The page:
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Chicago Cubs draft profile: Brooks Lee

The second in a series of possible Cubs draft picks looks at a switch-hitting college shortstop with some tremendous bat skills

Cal Poly Athletics

The MLB Draft starts on Sunday, July 17. This is the second in a series of articles on whom the Cubs might take with the seventh pick in the draft.

The first profile was on third baseman Cam Collier. That article also has an overview of this year’s draft, but I’ll repeat that there is probably at least a 95 percent chance the Cubs will take a position player. Why? Because most observers do not think that there is a pitcher in this draft worthy of a Top 10 pick. Maybe the Cubs disagree, but I’m going to concentrate on position players in this series.

Last time we looked at the youngest player in the draft in Collier. So today, we’re looking at a college player who is much more of a finished product in 21-year-old Cal Poly shortstop Brooks Lee.

The switch-hitting Lee has been on the radar of amateur scouts for a long time. Baseball America ranked him as the 38th-best player in the 2019 draft, but he wasn’t taken until the 35th-round because Lee was strongly committed to playing for the Cal Poly Mustangs, where his dad is the longtime head baseball coach.

Larry Lee, Brooks’ dad, is known for his ability to teach hitting and it shows in his son. It also shows in Mariners outfielder Mitch Haniger. Haniger is probably the top hitter who went through Cal Poly under Lee and was a first-round draft pick of the Brewers in 2012 after his career with the Mustangs. Brooks will certainly be the second Cal Poly hitter to go in the first round after playing for Larry Lee.

Here’s a good article from MLB dot com with Brooks and Larry talking about their relationship with each other. It also mentions the adversity that Brooks had to overcome when an injury (and then COVID) cost him his freshman season.

Lee, who checks in at 6’2” and 210 pounds, is the type of player that the Cubs have targeted in recent years. What stands out above all Lee’s incredible ability to make contact and his command of the strike zone. Lee played 58 games for Cal Poly last year and struck out just 28 times and walked 46 times. He also had 25 doubles, one triple and 15 home runs. All of that translated to a .357/.462/.664 line. Lee also did well in the wooden-bat Cape Cod League in 2021, hitting .405/.432/.667 with six home runs in 21 games.

This all should sound a bit familiar to fans of a team that has Nico Hoerner and Nick Madrigal on it, but I don’t think Lee is very similar to those two players except in their ability to put the ball into play. (And they’re all from California.) It’s clear from those walk totals, even though a fair number of those walks were intentional, that Lee is a much more patient hitter than those two ever were. Lee is also just bigger and has more power potential down the line. Lee is also a switch-hitter who can use the whole field, but with an emphasis on going gap-to-gap from both sides of the plate.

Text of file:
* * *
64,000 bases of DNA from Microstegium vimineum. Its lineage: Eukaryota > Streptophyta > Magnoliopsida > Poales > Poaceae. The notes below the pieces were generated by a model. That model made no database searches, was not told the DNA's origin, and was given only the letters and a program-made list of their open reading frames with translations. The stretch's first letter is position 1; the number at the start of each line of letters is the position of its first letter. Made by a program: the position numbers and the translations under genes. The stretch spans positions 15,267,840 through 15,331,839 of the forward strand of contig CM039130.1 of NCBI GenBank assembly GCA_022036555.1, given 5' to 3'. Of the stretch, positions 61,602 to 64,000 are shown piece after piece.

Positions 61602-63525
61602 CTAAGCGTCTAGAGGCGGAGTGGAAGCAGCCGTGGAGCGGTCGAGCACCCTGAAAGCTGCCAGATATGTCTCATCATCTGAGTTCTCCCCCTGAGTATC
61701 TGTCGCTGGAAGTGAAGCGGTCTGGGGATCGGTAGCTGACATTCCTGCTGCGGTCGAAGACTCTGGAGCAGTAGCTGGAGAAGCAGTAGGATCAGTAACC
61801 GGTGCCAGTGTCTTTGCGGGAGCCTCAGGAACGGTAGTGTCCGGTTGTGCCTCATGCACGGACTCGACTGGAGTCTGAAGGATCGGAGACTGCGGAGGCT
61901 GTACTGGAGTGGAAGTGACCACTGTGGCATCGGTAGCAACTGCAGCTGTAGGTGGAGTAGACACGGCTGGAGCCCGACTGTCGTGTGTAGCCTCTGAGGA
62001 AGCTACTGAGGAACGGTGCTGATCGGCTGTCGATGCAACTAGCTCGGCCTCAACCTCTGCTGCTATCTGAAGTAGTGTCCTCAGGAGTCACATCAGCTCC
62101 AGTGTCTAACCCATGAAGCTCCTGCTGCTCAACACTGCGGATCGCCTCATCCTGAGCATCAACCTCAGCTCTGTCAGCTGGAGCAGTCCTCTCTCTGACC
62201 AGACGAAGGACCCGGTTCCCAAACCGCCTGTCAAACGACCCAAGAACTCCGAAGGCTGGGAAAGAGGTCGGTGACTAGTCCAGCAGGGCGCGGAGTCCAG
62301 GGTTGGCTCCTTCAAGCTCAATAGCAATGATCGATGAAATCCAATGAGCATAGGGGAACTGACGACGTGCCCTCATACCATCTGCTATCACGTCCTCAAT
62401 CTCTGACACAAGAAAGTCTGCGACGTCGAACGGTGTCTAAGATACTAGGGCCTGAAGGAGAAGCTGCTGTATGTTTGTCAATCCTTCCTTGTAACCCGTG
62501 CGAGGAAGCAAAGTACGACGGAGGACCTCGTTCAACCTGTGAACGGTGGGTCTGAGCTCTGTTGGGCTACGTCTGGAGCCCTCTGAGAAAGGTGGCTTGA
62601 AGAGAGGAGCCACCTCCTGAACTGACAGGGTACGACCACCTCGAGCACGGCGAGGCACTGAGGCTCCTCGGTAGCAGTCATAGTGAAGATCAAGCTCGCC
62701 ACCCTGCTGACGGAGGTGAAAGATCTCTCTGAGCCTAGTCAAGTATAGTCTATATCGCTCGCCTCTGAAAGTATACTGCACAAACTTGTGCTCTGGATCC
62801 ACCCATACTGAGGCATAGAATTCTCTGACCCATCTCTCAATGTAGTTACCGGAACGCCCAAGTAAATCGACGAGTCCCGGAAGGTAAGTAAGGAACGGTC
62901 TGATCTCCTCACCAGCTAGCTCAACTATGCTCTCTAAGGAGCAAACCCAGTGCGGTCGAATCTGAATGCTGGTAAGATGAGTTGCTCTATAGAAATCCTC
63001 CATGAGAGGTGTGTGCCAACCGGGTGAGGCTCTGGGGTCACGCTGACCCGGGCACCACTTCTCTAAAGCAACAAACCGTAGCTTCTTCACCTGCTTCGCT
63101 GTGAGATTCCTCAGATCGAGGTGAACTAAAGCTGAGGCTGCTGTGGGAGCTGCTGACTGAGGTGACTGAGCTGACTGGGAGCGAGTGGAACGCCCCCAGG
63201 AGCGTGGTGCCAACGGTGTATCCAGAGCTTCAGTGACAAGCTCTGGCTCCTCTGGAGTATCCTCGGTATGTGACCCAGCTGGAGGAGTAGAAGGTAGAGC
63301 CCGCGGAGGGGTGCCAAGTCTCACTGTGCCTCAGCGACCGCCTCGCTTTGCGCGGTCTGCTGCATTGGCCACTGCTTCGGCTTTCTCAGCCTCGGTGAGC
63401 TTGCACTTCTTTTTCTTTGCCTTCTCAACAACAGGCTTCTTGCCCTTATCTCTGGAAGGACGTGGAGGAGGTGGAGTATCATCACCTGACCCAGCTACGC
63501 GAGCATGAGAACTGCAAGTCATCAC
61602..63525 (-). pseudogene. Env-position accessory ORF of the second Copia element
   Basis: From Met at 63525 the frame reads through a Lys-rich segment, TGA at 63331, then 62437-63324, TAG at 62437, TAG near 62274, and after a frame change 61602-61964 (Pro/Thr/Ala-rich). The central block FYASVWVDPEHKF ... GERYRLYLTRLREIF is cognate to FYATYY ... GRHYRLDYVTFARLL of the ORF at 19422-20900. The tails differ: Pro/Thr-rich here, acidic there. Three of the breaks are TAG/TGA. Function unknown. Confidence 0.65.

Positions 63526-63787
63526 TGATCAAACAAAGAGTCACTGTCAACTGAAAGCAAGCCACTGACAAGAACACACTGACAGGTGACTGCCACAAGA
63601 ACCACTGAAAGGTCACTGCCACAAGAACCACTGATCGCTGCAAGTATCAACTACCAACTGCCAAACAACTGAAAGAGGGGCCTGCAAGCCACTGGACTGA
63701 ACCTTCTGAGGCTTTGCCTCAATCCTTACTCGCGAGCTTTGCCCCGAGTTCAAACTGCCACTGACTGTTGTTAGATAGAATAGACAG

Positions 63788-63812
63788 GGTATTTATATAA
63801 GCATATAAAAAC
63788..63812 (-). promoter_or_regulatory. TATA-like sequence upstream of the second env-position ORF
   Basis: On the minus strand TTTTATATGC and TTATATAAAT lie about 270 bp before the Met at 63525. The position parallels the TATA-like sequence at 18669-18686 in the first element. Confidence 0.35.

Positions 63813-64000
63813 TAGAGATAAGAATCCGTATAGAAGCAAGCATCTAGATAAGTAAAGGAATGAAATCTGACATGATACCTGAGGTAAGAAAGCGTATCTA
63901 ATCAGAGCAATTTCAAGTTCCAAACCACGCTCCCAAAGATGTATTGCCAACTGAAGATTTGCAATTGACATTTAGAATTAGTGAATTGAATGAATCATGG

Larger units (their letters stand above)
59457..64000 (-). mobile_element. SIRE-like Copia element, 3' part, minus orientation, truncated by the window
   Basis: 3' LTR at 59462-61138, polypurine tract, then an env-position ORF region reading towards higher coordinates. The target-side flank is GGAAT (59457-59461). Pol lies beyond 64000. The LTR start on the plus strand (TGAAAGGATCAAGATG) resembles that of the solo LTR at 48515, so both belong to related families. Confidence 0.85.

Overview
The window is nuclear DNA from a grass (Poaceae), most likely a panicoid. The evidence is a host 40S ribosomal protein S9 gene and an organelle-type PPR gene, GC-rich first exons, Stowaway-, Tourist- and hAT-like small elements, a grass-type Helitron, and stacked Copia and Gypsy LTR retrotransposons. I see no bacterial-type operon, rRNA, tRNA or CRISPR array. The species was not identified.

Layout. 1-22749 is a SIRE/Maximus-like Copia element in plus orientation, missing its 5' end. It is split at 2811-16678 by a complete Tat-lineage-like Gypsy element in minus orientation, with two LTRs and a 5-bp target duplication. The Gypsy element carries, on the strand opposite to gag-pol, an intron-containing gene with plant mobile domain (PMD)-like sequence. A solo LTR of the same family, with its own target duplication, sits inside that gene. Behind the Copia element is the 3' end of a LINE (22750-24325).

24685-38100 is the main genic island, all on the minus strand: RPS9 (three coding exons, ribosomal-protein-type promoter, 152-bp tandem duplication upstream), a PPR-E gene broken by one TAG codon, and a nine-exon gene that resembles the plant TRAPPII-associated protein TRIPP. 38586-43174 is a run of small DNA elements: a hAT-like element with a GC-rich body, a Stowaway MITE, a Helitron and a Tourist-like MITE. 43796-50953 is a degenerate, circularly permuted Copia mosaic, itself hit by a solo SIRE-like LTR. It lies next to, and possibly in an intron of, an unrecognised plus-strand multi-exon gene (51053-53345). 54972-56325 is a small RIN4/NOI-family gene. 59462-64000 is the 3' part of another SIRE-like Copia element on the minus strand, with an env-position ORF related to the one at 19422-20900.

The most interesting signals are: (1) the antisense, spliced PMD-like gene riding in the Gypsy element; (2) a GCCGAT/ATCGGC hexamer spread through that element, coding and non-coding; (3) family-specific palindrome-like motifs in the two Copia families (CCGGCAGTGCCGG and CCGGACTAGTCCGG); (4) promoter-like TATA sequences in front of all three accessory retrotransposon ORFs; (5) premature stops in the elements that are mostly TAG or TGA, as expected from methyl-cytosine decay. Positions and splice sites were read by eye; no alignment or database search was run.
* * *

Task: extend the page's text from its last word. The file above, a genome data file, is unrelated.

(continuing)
Lee is one of the most polished and major-league ready prospects in the draft. He’s a low-risk pick who should probably move through the system very quickly.

With all this good stuff, there comes some downside. For one, Lee’s speed is just average right now and he’ll likely slow down as he ages and if he bulks up to add more power. Most scouts seem to think he’ll have to move off of shortstop sooner rather than later, but he does have a strong enough arm to play third effectively. He’s also got the soft hands and reflexes for that position.

The other downside of Lee is that because he’s so mature already, he doesn’t have a lot of projection left in him. He might add some more power, but his ceiling is probably more of a 20-to-25 home run a year hitter rather than a 35 home run player. Combined with a lack of foot speed and having to move to third base, that adds up to something closer to a potentially really good everyday player than a superstar. But on the plus side, he seems to have a pretty high floor as well. It really seems hard to see how Lee wouldn’t end up as a solid big leaguer, barring some major injury. Although you never know with draft picks, Lee is about as safe as they come.

Lee is pretty much guaranteed to go in the first eight picks and he could go as high as third to the Rangers. Like Cam Collier, I think there’s less than a 50 percent chance he gets to the Cubs at number seven. However, I think there is more like a 60 or 70 percent chance that either Collier or Lee will still be on the board after six picks. So there is a good chance that the Cubs will have the chance to take one or the other, and it would not surprise me at all if that’s what happened on draft night.

Here is a collection of highlights from Brooks Lee’s 2022 season at Cal Poly.

And here’s him doing an interview on the MLB Network at the Draft Combine last month. There are also a few more highlights in this video.